This is REALLY bedtime for the garden

Cassandra Corcoran's Brussel sprouts finally producing. Photo: Cassandra Corcoran

Cassandra Corcoran’s Brussel sprouts finally producing. Photo: Cassandra Corcoran

Listening to Martha and Amy Ivy talking about wrapping up the garden for the winter, I’m reminded of how late it is compared to the gardening calendar of the late 20th century when gardens were done—really done—by late September or maybe very early October.

Over the course of the summer and fall, you may have followed our gardening photos from around the region. Cassandra Corcoran in Monkton, Vermont has been one of our most consistent photo contributors. She just sent me some photos from her garden wrap up, which I share with you below, along with a couple of shots from my place.

Over the winter months, send along photos of your garden under snow and ice, or your wilted potted plants on the deck, or any images of “gardening at rest.” And, let me know what seed varieties are tempting to you as the catalogs start arriving.

So, here are Cassandra’s photos which she sent with this message: “Sprouts finally did Brussel. Seems the deer have been nibbling the crowns. We share well here. And I lay in a few bags of bulbs every year–gives me hope for spring. Been great fun sending in photos. Happy winter and looking ahead to bulbs bursting forth.” Indeed!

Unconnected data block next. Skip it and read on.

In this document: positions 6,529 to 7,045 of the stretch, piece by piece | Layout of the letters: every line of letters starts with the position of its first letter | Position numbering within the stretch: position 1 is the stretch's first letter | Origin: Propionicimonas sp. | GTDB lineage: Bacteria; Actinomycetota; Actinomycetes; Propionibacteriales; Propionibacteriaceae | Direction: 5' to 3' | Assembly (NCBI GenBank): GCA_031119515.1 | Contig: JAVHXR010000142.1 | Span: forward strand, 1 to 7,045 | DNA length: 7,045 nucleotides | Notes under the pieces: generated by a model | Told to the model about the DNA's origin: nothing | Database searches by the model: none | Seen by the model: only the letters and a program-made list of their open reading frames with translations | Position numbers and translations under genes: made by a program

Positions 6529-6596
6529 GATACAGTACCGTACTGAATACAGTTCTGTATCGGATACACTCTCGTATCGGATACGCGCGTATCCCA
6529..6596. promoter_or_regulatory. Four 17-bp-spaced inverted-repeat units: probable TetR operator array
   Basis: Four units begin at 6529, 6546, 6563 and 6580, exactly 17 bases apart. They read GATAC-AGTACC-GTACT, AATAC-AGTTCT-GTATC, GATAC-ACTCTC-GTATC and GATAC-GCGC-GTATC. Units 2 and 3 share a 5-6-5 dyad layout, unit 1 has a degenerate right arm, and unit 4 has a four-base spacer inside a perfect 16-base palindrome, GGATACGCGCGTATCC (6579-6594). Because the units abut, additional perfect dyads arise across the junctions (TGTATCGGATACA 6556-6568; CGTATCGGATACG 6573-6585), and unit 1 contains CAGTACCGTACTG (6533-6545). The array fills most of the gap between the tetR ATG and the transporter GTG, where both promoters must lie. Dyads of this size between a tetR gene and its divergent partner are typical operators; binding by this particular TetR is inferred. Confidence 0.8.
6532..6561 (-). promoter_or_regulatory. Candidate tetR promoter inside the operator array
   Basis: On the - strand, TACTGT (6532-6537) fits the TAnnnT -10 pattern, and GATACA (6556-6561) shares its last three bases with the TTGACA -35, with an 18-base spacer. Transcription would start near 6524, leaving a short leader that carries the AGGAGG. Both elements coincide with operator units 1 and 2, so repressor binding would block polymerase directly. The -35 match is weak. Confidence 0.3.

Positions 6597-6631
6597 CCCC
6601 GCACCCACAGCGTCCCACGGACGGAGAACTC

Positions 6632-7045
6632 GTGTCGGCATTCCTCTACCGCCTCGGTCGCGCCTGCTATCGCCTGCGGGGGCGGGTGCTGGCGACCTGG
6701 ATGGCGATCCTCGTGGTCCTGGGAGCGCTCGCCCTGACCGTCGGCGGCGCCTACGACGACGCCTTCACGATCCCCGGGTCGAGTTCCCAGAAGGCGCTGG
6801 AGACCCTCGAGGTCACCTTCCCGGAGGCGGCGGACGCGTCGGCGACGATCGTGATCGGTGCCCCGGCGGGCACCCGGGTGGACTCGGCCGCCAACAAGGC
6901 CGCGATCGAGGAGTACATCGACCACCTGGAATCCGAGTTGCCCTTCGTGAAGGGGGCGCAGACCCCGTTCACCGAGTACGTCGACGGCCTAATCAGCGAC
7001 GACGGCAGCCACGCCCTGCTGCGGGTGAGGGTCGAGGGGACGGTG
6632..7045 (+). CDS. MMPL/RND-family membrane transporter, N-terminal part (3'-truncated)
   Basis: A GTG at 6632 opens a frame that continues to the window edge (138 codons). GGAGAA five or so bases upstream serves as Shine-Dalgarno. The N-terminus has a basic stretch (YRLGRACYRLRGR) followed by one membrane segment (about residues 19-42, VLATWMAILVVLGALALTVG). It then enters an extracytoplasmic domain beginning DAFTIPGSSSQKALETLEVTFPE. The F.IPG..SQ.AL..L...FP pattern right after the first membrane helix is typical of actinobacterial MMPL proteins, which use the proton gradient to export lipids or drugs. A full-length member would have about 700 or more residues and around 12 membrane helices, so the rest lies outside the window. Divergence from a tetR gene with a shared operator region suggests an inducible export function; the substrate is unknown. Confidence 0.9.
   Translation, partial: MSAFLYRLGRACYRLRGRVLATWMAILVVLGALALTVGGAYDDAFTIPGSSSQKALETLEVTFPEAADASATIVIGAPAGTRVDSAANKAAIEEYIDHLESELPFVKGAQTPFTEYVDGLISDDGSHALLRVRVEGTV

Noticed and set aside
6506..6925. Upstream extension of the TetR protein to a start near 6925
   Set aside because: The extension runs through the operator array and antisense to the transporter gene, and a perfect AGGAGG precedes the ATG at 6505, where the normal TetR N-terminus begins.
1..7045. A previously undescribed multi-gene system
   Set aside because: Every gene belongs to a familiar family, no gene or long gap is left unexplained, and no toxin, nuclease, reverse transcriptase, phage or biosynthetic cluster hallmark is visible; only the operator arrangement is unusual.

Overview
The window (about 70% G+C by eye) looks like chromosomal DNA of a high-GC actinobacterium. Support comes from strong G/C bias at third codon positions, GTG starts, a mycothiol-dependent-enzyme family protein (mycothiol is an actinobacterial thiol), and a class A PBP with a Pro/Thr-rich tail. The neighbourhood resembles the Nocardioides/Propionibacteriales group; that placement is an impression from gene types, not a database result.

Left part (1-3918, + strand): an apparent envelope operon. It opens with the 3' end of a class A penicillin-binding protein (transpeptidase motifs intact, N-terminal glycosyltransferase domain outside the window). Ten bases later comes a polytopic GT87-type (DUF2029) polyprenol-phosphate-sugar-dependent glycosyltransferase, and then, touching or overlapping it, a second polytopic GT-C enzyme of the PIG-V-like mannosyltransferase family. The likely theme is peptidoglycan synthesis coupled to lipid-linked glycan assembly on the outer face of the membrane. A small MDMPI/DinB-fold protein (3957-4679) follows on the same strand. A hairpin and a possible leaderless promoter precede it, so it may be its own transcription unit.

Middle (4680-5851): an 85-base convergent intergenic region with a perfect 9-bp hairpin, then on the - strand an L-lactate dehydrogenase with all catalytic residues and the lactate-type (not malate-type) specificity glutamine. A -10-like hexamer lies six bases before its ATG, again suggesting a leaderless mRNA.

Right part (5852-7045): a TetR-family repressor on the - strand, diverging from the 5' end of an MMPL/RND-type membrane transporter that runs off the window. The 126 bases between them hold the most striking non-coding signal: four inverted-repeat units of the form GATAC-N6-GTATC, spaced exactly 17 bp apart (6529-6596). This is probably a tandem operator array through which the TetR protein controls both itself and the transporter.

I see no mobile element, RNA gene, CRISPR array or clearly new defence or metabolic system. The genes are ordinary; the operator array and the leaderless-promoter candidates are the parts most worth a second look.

Butternut squash and seed for next year. Photo: Cassandra Corcoran

Butternut squash and seed for next year. Photo: Cassandra Corcoran

Harvesting radish seed. Photo: Cassandra Corcoran

Harvesting radish seed. Photo: Cassandra Corcoran

 

Small garlic patch. Photo: Cassandra Corcoran

Small garlic patch. Photo: Cassandra Corcoran

Cover crop "gone by." Photo: Cassandra Corcoran

Cover crop “gone by.” Photo: Cassandra Corcoran

Looking ahead to spring: planting bulbs. Photo: Cassandra Corcoran

Looking ahead to spring: planting bulbs. Photo: Cassandra Corcoran

And here are a couple of shots from my place…

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I know. There’s still green, and I haven’t blanketed the bare ground with leaves and manure, yet. But there are still lots of carrots and parsnips, some beets and turnips, and arugula and parsley. Photo: Ellen Rocco

In the foreground, a plot of new garden space I've been putting manure and old hay on for several years. This spring, it becomes a piece of working garden. Photo: Ellen Rocco

In the foreground, a plot of new garden space I’ve been putting manure and old hay on for several years. This spring, it becomes a piece of working garden. Photo: Ellen Rocco

 

 

 

 

 

 

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One Response to “This is REALLY bedtime for the garden”

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  1. Michael Greer says:

    One of our young friends asked a few weeks ago,”How much time do you guys spend getting ready for winter?” It was an honest enough question, but we both stopped in our tracks for an instant before someone said “200?” The summers crops are long gone…well except for those kale plants, but next years garlic is already in place, so does it ever really end? In these years where the extent of climate change becomes most obvious, we continue…Janet mowed the neighbor’s lawn on Saturday because the grass was tall and the leaves of the poplar tree had finally fallen. “Look at all the mulch I got.” she crows. Just today, I found some new mowed mulch piles along Leroy Street. It’s not just us who’s out there.